Ron DeSantis fails again: Appeals court stops 'Stop Woke Act' — calls it the 'greatest First Amendment Sin'

Florida's all-but-forgotten Gov. Ron DeSantis took another punch to the gut yesterday when a federal appeals court stopped a major part of the "Stop Woke Act" from reawakening. In fact, the three-judge panel called the Act "the greatest First Amendment sin."

DeSantis' principal talking point during his failed attempt as a MAGA candidate was his authoritarian Stop Woke Act, which in part, bans speech in schools and other workplaces on topics of race and sex. The Act had already sputtered in fits and starts, before it was temporarily blocked last August after a bunch of businesses sued Florida. But yesterday the court nailed it shut — for now, at least.

"By limiting its restrictions to a list of ideas designated as offensive, the Act targets speech based on its content," said Judge Britt C. Grant, appointed by former one-term president Donald Trump, in Monday's opinion via Politico. "And by barring only speech that endorses any of those ideas, it penalizes certain viewpoints — the greatest First Amendment sin."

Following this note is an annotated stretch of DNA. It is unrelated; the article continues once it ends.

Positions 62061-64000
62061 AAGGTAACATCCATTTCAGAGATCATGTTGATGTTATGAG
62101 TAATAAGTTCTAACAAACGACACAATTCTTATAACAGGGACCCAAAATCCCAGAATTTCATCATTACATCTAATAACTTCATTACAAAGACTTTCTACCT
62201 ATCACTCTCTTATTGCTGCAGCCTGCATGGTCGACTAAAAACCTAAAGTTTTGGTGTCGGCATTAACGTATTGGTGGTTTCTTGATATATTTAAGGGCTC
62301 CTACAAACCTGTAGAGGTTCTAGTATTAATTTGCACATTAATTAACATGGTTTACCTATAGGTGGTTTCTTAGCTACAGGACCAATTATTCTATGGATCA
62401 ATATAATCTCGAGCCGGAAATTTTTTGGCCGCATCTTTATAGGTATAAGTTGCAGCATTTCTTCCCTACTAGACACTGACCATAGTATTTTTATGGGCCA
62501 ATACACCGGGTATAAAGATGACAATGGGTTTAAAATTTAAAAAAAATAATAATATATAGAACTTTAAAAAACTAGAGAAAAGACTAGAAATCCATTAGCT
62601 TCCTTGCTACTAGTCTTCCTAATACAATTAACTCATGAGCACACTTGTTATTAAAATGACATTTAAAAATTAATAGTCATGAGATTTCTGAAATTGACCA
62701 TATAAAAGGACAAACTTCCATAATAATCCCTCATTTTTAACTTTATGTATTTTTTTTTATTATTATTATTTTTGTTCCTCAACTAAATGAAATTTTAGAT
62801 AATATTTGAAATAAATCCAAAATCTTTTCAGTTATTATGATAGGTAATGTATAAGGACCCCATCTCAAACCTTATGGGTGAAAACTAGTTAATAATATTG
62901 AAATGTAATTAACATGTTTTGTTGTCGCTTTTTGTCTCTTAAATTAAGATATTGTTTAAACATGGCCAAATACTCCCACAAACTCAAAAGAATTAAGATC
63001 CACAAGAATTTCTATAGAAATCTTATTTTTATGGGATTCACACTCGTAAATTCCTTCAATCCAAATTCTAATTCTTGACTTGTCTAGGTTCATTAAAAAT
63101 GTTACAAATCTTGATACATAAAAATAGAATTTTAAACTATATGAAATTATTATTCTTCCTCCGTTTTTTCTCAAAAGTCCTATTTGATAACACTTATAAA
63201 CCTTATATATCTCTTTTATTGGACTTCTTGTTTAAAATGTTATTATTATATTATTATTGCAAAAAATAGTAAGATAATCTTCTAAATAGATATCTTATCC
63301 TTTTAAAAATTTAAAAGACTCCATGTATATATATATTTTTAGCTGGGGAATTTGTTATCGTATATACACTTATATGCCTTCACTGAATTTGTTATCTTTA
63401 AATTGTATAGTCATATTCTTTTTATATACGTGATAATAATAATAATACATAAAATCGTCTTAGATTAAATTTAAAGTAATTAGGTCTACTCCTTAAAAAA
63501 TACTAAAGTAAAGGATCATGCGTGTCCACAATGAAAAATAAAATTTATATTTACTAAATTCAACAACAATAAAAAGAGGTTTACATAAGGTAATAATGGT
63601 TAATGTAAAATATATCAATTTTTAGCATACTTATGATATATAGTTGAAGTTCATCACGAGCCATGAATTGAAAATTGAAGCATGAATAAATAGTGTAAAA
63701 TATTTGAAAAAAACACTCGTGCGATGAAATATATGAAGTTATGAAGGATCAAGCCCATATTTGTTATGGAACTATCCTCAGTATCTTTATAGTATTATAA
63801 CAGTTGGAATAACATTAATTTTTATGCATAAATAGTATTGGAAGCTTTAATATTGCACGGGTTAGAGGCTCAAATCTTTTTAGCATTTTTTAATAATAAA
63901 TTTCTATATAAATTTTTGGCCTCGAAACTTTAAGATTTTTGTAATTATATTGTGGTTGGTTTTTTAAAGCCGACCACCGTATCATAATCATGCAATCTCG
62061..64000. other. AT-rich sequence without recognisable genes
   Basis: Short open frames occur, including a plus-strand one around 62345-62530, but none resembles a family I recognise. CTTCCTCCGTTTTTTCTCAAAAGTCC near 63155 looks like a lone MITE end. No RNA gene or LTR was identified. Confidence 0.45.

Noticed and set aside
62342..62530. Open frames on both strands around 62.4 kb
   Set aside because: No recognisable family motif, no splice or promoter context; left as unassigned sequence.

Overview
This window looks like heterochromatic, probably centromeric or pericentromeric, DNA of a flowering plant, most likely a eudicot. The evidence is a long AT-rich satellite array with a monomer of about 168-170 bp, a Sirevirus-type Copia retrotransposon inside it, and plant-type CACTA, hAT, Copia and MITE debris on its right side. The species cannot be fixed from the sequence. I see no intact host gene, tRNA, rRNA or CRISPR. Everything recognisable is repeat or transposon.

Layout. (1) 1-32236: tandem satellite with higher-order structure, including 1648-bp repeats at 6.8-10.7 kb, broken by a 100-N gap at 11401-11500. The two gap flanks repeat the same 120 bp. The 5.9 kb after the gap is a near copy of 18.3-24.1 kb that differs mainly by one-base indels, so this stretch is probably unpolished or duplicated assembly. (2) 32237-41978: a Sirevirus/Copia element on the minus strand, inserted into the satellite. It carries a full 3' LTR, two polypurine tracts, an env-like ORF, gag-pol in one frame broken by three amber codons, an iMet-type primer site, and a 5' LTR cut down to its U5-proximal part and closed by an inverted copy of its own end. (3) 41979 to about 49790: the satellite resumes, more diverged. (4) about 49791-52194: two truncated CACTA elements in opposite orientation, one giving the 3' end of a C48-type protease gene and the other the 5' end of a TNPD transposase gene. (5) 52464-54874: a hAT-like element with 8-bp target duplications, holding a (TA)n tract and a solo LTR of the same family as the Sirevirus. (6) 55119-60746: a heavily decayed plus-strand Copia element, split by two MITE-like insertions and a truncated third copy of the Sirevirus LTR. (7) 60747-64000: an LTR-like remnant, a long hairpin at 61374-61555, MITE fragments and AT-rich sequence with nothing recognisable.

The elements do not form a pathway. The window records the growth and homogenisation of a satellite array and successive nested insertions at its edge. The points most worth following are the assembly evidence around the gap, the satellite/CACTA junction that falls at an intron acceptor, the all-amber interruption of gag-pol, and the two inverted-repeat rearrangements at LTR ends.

DeSantis could always cry to the MAGA-fearing Supreme Court, as authoritarian leaders are wont to do, and it's easy to guess how that would turn out.

From Politico:

A three-judge panel of the 11th U.S. Circuit Court of Appeals dealt a blow to the DeSantis administration by deeming one of the Republican governor's signature laws — the "Stop Woke" Act — unconstitutional, upholding a previous ruling that prevented it from taking hold. DeSantis officials, meanwhile, disagreed with the decision, signaling that the governor could ask the Supreme Court to weigh in.

And from The Washington Post:

DeSantis had framed the "Stop Woke Act" as a tool for employees to "stand up against discrimination." …

He and attorneys for the state argued in court that the measure is a ban on conduct — private companies' requirement that employees attend such meetings — not speech, according to Monday's opinion. …

Grant, who was appointed by former president Donald Trump, disputed that claim.

"Florida's attempts to repackage its Act as a regulation of conduct rather than speech do not work," Grant wrote in the opinion. " … Even if we presumed that the act served the interest of combating discrimination in some way, its breadth and scope would doom it. Banning speech on a wide variety of political topics is bad; banning speech on a wide variety of political viewpoints is worse."